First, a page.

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The Kindle Oasis is also the first waterproof Kindle, with IPX8 certification, which the company says can protect against submersion in up to two metres of fresh water for up to 60 minutes. We weren’t able to test this out yet, but for those who take their Kindles to the beach or swimming pool, rest assured your Kindle won’t get destroyed if it gets soaked or submerged.

The Oasis also has an advantage over its siblings, as it comes with 8GB or 32GB storage options, whereas the rest of the line up has 4GB. I don’t know if you could ever fill 8GB or 32GB, as that’s a lot of storage for books and more.

Here’s the Oasis and its water-safe fabric Standing Cover (oddly enough, not sold on Amazon.ca yet; the company suggested this third-party alternative), which is attached using magnets. It’s pretty sturdy and can support your Kindle without detaching while resting on a flat surface. However, when dangling the Kindle from the front part of the Standing Cover, the rear magnets weren’t able to survive my ‘shake’ test. So make note not to hold the Oasis just by the front part of the Standing Cover, as the latter’s magnets could be stronger.

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Here’s the footprint of the Standing Cover from an aerial view:

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The Kindle Oasis and its 7-inch display is really a stunning design, but I did find it was larger than normal to fit into the back of my jeans pocket, whereas the Paperwhite does have a smaller footprint. I was never the type to carry a Kindle in my pocket, but with the Oasis, you may want to measure your pockets before buying.

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The Oasis comes with a micro USB charging cable to charge and sync, plus a quick start guide. The Standing Cover has some brief instructions which show you how to attach it to the e-reader:

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Last but not least, it’s worth noting Audible support is not available in Canada for the Oasis. You should be able to pair Bluetooth headphones to the Oasis like our friends in the USA, but the option is not available in Settings.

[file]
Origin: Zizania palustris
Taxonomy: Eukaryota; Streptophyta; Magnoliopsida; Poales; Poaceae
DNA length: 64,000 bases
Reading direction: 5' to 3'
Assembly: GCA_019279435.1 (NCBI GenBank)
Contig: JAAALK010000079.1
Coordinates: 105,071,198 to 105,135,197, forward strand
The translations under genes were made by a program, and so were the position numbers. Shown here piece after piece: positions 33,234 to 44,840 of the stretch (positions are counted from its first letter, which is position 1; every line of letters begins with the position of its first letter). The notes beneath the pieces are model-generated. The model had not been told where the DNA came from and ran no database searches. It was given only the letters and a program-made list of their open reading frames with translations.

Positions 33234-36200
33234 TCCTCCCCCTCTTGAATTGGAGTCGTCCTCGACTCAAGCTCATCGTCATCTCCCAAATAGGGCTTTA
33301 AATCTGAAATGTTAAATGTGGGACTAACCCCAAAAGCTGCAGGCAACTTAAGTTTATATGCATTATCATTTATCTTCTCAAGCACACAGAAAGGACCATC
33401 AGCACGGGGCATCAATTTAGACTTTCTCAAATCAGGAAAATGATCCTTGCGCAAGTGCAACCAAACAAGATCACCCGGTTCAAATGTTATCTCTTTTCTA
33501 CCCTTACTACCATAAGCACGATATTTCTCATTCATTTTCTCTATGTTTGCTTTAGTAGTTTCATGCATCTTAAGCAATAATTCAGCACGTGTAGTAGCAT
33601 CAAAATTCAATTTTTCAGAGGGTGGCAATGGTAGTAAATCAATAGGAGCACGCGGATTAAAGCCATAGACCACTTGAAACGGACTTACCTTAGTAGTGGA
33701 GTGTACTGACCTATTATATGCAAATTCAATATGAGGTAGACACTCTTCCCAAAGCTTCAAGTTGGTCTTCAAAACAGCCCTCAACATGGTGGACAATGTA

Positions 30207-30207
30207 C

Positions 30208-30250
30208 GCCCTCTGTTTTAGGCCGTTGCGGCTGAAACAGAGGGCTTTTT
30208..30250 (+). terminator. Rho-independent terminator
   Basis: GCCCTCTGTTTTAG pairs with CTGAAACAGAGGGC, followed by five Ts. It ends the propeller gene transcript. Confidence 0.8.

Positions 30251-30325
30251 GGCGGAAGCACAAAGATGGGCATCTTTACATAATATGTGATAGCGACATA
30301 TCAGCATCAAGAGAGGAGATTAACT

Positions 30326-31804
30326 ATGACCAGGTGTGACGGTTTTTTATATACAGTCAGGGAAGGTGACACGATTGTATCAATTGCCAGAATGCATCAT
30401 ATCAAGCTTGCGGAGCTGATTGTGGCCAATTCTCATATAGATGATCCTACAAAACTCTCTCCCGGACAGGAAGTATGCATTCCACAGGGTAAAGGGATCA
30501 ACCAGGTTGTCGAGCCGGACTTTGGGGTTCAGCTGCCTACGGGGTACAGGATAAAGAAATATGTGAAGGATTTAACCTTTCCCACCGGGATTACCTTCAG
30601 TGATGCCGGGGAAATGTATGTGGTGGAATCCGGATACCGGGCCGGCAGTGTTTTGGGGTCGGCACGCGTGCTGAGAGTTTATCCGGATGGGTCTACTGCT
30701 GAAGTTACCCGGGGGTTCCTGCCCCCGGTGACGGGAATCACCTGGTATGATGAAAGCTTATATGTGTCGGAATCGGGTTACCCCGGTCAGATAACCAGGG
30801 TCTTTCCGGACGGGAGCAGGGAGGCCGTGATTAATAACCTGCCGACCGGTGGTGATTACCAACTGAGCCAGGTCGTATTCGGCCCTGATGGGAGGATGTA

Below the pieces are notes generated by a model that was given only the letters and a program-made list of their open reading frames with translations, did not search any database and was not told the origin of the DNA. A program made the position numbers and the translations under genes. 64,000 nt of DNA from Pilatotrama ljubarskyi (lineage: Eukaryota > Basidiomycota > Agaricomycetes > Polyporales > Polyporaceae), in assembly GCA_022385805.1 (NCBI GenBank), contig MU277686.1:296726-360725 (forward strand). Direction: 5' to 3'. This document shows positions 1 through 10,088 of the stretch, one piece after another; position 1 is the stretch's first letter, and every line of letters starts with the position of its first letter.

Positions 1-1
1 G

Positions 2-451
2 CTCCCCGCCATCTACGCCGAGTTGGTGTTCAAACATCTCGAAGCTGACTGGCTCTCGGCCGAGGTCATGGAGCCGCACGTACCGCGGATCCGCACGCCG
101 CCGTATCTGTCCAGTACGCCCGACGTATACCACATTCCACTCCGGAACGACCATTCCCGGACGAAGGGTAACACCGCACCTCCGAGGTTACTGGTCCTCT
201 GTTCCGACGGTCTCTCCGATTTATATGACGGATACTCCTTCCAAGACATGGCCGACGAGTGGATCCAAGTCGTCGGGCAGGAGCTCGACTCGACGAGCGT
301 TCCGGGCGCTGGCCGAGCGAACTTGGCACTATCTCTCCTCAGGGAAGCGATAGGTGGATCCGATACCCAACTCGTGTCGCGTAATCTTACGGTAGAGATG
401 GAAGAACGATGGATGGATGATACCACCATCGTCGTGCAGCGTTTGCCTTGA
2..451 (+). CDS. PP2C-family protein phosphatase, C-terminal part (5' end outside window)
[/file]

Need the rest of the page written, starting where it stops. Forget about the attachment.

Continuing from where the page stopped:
Amazon Canada told us in a statement, “There’s no information to share at this time regarding Audible capabilities for Kindle in Canada. We’ll be sure to keep you informed of any future news!”

The Kindle Oasis is a beautiful e-reader that feels great in the hand, plus the larger 7-inch display makes for a much better reading experience, supported by the addition of more LEDs. The Oasis also is very fast, as it refreshes pages instantly and also is much quicker to navigate menus and settings, unlike our older Paperwhite model. With its new waterproof capabilities, those who love to read in a bath, by the pool or at the beach, you can rest assured your Oasis will survive the elements.

While the Kindle Oasis is the best e-reader out there, there are some shortfalls though. To start, the physical footprint is wider than other Kindle e-readers, meaning it may not fit in your jeans or jacket pocket. The device also is definitely in the premium category of e-readers, as its $389.99 CAD price tag is more than double the Kindle Paperwhite, which has the same 300 ppi display, but lacks the extra LEDs. Again, it also lacks Audible support in Canada (for now).

The Oasis is also a $90 premium over its sibling the Voyage. When a regular 6-inch Kindle costs $79, the Oasis definitely is priced in the upper echelons of the Kindle family.